Millipedes usually move out of their normal habitat before the colder months. They’re attracted to light, and at night may enter your home, with their distinctive smell and stains, they can be very unpleasant.
The black Portuguese millipede (Ommatoiulus moreletii) was accidently introduced into Australia where, due to the lack of natural predation, has become an invasive pest and multiplied to plague proportions.
Black Portuguese millipedes hatch from eggs in the soil & are generally found in moist conditions where they feed on rotting vegetation. They are active at night and during hot dry conditions they will remain hidden in the soil. As a defense mechanism, millipedes will secrete a pungent yellowish fluid that stains clothes and irritates eyes. As a result it is more practical to sweep up millipedes rather than squash them.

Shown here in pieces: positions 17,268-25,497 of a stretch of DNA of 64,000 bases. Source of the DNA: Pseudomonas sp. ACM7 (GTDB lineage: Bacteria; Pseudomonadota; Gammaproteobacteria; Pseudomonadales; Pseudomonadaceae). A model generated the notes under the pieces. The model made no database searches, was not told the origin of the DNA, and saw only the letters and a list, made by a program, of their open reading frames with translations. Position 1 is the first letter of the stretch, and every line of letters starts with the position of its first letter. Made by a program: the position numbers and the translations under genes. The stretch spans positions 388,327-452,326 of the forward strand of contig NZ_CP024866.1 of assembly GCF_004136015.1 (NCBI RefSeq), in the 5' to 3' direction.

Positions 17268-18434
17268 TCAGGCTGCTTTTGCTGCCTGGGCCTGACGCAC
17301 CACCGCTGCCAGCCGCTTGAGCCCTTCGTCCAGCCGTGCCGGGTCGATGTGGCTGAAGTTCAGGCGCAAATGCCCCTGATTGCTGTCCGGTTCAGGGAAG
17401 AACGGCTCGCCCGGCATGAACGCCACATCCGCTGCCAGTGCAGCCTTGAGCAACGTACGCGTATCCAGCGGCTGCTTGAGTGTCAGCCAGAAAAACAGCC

Chemical and physical barriers are even traps are the most common ways of preventing millipedes from entering the home.